Instant Bowl: How the Frisco Football Classic sprang to life overnight


The tradition-steeped Rose Bowl is considered the “Granddaddy of them all.”

But the hastily arranged Frisco Football Classic, which kicks off Thursday in the same stadium that on Tuesday hosted the Frisco Bowl, says far more about what’s driving the proliferation of postseason games.

The Frisco Football Classic was ginned up the week before this season’s bowl pairings were announced to solve a thorny problem that arose when 83 teams finished the regular season with at least six wins. That was one too many bowl-eligible teams for the 82 slots in the 41 preapproved bowls.

So ESPN Events, which owns and operates more than one-third of the bowl games, huddled with the conferences that stood to lose out and proposed a 42nd bowl. With the NCAA’s Football Oversight Committee agreeing Dec. 2 to waive a deadline for certifying bowl games that had passed eight months before, a new bowl was born virtually overnight.

As a one-off, the Frisco Football Classic — which will pit North Texas (6-6) of Conference USA against Miami of Ohio (6-6) of the Mid-American Conference — will be canceled upon its conclusion.

This season’s 42 bowl games set a record — up from 35 in 2011, 25 in 2001 and 18 in 1991.

Still, there’s no sign that the sport has hit a saturation point among fans, conference leaders or certainly residents of the Dallas exurb of Frisco, which bills itself as “Sports City USA.”

“I don’t think ‘football’ and ‘saturation’ would go together in the same sentence,” said Frisco Mayor Jeff Cheney, who planned to attend both bowl games at Frisco’s 20,500-seat Toyota Stadium this week, as well as the Football Championship Subdivision title game that Frisco will host Jan. 8.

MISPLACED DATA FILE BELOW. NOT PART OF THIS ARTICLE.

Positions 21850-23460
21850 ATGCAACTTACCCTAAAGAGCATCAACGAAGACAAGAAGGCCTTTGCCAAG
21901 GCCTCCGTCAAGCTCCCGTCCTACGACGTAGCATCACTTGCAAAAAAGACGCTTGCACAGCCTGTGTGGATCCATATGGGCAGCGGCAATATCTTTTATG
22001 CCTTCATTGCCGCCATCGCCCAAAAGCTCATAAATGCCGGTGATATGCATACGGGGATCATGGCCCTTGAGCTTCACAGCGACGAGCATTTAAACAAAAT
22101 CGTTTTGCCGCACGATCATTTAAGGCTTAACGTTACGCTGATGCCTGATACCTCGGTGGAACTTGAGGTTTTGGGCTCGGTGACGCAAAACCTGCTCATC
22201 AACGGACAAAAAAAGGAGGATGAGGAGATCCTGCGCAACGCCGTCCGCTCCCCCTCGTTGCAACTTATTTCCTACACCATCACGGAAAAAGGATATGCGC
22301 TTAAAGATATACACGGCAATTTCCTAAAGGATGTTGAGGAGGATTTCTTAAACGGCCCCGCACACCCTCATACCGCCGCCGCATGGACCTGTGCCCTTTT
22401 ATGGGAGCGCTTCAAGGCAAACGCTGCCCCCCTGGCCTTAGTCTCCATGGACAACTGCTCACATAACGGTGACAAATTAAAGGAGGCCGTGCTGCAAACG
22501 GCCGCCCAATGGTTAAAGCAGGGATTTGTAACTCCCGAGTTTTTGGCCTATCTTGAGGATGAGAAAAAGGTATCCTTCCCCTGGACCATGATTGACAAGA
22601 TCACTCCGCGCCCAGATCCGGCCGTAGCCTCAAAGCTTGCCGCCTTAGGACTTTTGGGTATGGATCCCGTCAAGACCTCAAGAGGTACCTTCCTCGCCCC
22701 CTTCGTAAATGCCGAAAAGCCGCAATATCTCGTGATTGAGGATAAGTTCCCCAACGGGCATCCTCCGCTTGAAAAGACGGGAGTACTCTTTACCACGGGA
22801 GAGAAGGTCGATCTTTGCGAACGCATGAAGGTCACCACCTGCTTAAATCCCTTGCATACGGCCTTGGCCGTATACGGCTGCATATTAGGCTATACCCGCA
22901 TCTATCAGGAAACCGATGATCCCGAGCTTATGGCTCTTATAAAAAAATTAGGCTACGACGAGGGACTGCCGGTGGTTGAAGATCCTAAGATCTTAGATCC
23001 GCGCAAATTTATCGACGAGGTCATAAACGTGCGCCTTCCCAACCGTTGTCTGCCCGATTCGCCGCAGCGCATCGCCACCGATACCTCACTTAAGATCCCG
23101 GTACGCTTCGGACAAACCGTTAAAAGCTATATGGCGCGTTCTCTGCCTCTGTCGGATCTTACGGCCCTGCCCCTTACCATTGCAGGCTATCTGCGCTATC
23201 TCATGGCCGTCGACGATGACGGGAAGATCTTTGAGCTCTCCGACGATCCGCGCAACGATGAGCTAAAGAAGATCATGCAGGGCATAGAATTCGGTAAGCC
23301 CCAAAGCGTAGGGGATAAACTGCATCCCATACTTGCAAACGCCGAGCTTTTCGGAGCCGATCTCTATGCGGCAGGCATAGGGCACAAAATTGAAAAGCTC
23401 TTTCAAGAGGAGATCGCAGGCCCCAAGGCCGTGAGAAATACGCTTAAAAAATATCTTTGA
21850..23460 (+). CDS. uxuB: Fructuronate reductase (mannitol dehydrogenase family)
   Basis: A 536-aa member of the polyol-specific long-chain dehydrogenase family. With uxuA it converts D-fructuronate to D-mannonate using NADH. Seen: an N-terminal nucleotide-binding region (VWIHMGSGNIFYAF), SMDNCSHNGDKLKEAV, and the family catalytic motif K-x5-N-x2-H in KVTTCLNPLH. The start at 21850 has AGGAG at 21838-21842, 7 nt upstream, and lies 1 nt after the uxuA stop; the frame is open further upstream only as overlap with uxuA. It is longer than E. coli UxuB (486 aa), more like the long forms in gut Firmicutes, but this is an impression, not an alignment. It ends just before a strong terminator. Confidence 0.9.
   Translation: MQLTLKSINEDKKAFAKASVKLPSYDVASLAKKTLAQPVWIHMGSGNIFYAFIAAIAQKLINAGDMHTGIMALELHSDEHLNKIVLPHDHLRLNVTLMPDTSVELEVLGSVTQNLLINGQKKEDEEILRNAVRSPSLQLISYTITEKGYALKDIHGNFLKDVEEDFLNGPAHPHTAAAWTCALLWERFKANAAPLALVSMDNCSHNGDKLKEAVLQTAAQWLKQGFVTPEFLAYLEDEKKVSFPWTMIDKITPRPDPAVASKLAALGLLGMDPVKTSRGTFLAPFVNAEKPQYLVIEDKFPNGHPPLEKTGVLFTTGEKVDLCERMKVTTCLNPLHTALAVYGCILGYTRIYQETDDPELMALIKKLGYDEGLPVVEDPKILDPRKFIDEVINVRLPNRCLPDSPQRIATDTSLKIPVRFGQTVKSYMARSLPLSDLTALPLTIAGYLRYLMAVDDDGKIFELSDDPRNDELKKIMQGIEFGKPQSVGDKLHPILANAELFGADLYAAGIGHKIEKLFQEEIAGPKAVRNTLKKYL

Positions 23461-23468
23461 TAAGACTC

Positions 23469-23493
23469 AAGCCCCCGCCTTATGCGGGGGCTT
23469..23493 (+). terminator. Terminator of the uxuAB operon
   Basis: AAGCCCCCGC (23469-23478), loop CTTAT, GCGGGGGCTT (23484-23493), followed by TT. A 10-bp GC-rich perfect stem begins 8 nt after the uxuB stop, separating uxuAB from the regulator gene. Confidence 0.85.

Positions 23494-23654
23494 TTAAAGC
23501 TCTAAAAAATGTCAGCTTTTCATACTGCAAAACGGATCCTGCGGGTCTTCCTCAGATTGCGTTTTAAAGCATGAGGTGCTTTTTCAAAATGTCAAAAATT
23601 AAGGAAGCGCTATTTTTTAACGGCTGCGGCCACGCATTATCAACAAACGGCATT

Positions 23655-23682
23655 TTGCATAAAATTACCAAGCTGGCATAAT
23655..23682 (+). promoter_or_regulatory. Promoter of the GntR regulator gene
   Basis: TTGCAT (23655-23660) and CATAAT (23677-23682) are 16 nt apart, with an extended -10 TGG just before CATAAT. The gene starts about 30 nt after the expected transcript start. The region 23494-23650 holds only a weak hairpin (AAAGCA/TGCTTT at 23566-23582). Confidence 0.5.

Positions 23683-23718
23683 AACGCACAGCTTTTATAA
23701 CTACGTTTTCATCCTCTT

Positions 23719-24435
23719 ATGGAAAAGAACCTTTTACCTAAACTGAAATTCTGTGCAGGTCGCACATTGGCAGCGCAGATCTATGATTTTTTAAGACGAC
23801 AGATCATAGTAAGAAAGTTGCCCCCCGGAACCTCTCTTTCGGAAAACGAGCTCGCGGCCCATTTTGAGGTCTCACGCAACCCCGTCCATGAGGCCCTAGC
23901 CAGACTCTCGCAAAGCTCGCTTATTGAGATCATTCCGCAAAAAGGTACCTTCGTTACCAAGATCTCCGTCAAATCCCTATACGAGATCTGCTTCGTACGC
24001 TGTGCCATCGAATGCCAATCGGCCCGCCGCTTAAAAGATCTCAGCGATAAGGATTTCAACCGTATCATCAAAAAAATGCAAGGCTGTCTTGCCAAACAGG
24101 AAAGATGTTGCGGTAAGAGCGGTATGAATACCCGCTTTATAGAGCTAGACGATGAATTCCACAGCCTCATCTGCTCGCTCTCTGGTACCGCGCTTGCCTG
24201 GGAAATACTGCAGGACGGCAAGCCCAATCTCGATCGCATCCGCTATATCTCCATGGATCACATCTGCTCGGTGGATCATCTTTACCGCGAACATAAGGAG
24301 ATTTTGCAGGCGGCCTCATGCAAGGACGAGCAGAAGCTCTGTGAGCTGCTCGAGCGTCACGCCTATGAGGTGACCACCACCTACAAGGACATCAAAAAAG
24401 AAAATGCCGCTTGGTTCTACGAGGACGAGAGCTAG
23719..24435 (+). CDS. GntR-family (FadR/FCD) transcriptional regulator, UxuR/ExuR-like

The same can be said of ESPN, which broadcasts all but a handful of bowls and now owns and operates 18 of them (43 percent) via ESPN Events.

Clint Overby, vice president of ESPN Events, called the creation of the Frisco Football Classic a win for all concerned.

“If you’re bowl eligible and you’ve been telling your players all season that you’re playing for something, and all of the sudden you don’t have the chance to do that, that’s a potential negative,” Overby said. “College football continues to be incredibly popular. The bowl does everything we want it to do in the college football postseason: It serves the student-athletes, the participating institutions, and it serves fans.”

CBS football analyst Jerry Palm agrees that 42 bowls isn’t too many, given the TV ratings for even mediocre matchups.

“The primary thing you have to consider, though, is that ESPN is not doing this for charity,” Palm said. “If they’re owning and operating bowl games, they’re making money at it. The programming is valuable to them.”

It is something of a Christmas miracle that the Frisco Football Classic came together in a matter of weeks.

“This is very much the definition of building it while you fly it,” said Overby, alluding to the challenges of the compressed timetable.

The heavy logistical lifting fell primarily to Sean Johnson, executive director of the Frisco Bowl since its inaugural game in 2017, who was also named executive director of the Frisco Football Classic.

According to Overby, ESPN Events discussed the potential of adding the bowl game with its conference partners the morning of Nov. 30. On Dec. 2, the Football Oversight Committee granted the waiver.

“For this set of facts and this timing, there wasn’t much pushback,” said Ty Halpin, director of Championships and Alliances for Division I football.

With the 42nd bowl authorized but its name, date and venue yet to be announced, Palm dubbed it the “Mystery Meat Bowl” in updating his CBS bowl projections that night.